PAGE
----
It depends on the SERP though. If there is only a tiny bit of difference (according to the algo) to the top 10 sites a tiny downgrade might drop you several spots. That’s not different than any algo change.

    October 1, 2012 at 6:21 pm
  • Carson Ward

    Hi Martin,

    Interesting post – thanks for sharing your thoughts.

    I agree with you that EMDs are typically a reliable signal of relevance – but there shouldn’t be anything stopping a branded site from achieving the same level of relevance.

    It seems a tad early to suggest that Google has declared war on EMDs in general. If we set the graph min to 0 instead of 3.1, the change doesn’t appear very drastic to my eye. There are also still plenty of EMDs ranking.

    Google specifically mentioned “low quality” EMDs. I’d be curious to know how G defined, judged, and quantified that – separately from Panda. Perhaps some specific examples could help us understand the problem you see.

    October 1, 2012 at 6:22 pm
  • Darren Moloney

    When I’m searching I am more than happy clicking on EMD’s – if I’m trying to find something online and an EMD delivers the “right” snippet in the results then I’ll click on it – in fact I’ll twice as likely click on it! Why? ‘Coz I’m trying to make the task easy as possible.

    Unless the brand is a well known (global/UK) brand to me then it won’t make any difference to me whether it’s an EMD or not. I don’t choose an unknown site just because it sounds like a “brand” in the SERPs…

    October 1, 2012 at 7:48 pm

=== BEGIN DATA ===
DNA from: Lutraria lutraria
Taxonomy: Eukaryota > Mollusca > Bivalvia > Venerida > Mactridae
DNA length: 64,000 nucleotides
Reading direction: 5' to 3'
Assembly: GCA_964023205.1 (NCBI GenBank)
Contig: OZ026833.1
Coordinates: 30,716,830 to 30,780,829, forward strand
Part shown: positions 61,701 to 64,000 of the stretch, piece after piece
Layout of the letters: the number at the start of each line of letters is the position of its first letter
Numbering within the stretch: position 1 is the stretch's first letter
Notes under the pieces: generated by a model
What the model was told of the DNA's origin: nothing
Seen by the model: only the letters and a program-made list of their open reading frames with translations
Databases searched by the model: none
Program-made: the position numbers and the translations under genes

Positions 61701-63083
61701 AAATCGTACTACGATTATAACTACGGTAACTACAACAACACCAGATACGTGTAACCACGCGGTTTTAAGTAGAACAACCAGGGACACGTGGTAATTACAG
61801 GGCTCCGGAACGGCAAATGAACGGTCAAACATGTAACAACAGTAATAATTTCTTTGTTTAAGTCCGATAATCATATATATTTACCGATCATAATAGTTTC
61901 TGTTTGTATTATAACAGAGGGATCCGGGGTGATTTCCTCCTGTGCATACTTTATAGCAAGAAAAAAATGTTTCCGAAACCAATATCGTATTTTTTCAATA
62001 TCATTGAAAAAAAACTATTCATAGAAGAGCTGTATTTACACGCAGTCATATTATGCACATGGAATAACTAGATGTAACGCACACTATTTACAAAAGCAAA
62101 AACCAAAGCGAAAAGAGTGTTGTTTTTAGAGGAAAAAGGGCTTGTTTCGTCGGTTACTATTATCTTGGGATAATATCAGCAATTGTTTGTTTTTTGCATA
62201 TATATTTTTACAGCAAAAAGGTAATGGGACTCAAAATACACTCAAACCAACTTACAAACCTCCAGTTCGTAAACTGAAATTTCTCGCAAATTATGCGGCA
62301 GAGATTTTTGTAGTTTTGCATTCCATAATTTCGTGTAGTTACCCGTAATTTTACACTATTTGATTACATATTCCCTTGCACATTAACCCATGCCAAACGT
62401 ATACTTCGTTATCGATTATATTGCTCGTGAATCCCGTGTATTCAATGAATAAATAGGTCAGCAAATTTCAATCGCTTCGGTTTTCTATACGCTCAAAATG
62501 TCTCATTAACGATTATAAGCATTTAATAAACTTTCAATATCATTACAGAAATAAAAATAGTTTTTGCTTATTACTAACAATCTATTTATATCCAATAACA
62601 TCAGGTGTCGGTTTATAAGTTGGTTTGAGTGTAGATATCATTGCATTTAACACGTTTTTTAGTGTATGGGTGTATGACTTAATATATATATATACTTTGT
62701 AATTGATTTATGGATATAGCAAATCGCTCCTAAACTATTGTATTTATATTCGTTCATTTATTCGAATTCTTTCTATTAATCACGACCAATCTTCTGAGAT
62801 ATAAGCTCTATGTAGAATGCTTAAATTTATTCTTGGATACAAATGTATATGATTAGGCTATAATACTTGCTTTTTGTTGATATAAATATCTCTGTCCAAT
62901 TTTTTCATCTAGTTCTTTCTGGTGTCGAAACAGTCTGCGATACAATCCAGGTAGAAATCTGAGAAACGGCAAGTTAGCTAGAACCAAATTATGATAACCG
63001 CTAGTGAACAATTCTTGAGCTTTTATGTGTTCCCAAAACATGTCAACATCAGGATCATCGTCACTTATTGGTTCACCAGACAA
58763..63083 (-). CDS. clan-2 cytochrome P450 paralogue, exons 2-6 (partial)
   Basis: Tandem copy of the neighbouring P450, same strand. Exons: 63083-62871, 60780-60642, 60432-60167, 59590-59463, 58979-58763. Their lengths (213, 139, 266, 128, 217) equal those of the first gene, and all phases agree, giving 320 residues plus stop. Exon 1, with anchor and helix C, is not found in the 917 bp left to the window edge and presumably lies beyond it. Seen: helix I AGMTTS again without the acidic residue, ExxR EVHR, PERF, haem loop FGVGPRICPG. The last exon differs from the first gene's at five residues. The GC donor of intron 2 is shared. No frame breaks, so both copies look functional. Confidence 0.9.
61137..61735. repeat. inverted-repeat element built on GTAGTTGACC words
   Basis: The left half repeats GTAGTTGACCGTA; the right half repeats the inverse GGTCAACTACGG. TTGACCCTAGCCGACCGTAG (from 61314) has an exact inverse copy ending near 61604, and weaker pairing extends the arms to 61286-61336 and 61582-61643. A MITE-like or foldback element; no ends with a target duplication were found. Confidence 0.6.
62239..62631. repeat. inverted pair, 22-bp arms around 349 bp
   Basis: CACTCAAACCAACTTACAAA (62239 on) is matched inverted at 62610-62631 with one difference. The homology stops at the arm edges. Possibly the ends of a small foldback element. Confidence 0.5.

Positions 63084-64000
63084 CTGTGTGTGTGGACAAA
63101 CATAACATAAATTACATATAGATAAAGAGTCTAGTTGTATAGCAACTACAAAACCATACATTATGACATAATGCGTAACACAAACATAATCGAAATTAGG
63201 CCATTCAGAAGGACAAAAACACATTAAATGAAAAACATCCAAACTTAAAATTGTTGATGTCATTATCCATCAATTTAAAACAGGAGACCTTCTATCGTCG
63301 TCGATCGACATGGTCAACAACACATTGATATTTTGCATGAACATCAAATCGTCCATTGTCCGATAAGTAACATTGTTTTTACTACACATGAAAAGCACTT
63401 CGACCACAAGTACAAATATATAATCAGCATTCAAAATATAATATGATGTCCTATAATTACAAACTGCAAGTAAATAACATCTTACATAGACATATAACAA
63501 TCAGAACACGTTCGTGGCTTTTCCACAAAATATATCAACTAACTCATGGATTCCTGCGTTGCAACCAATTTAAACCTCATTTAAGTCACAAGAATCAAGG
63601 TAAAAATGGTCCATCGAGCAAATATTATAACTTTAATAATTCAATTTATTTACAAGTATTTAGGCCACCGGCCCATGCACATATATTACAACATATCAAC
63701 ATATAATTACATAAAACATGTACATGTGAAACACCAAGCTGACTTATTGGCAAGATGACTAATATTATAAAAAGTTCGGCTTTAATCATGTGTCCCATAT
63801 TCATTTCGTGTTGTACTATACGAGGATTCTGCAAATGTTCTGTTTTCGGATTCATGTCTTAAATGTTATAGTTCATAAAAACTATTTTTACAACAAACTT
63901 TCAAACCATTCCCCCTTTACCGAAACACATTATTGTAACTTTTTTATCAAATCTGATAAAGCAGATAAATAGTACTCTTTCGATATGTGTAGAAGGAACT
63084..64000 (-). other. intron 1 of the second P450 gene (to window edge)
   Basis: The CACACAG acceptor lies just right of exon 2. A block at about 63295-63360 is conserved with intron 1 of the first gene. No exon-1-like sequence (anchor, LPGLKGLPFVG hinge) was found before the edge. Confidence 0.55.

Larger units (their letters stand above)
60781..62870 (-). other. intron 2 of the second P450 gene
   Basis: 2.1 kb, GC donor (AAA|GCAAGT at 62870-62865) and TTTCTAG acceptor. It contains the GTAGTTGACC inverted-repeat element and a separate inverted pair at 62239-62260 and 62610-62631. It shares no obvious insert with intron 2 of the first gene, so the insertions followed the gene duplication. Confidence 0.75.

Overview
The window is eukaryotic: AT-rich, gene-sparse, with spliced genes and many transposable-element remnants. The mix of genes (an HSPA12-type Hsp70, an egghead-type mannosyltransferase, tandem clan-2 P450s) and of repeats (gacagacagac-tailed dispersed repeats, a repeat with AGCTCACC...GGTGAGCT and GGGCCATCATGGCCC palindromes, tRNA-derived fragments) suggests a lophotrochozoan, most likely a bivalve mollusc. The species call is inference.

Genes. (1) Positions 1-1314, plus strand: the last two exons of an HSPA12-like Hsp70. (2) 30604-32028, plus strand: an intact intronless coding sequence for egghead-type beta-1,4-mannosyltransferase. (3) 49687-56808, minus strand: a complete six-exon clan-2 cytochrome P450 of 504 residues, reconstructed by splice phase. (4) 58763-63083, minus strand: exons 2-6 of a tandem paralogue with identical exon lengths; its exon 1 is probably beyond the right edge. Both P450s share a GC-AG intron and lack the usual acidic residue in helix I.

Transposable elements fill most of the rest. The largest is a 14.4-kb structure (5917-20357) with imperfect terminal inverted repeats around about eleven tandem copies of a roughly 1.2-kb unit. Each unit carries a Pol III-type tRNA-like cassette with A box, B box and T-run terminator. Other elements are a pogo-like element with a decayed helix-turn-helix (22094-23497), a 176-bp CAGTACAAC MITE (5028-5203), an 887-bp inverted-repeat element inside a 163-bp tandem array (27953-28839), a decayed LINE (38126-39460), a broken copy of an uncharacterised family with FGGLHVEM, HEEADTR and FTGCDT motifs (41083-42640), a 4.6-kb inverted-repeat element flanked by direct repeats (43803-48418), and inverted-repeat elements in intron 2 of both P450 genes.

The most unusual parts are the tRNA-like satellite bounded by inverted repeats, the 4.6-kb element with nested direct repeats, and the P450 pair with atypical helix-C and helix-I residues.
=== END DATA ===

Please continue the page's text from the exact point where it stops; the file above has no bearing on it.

• Iain

    Counter to what I said earlier, it astounds me that this applies to page names. I agree with Google that exact match domains should be a thing of the past, but why take value away from correctly-named pages? Bizarre.

    October 1, 2012 at 9:47 pm
  • David Sewell

    Its a disappointingly simple cull – an arbitrary excision. Hitting EMDs is just as daft as hitting SRDs (Semantically Related Domains). Taking out sites with EMDs is far too simple a solution to a tougher problem. Id like to believe there are more metrics involved in the decision, like time on site etc. Please Google, please tell us you did more than just drop domains based on exact KW matches.

    October 2, 2012 at 6:31 am
  • Gael

    It does feel like google has ignored the problem for years (IE crappy adsense sites ranking on top) and all of the sudden nuked it all down. I liked the way they were dealing with it by reducing their power over time if you look at the seomoz data. Anyway I hope this didn’t break any lives :/

    October 3, 2012 at 11:11 pm
  • Nyagah

    Google took an discrimitive action against EMDS not because they are low quality but because of who they are. If I specialize in selling orages why call my site where everybody agrees that is better? What rationale are google using?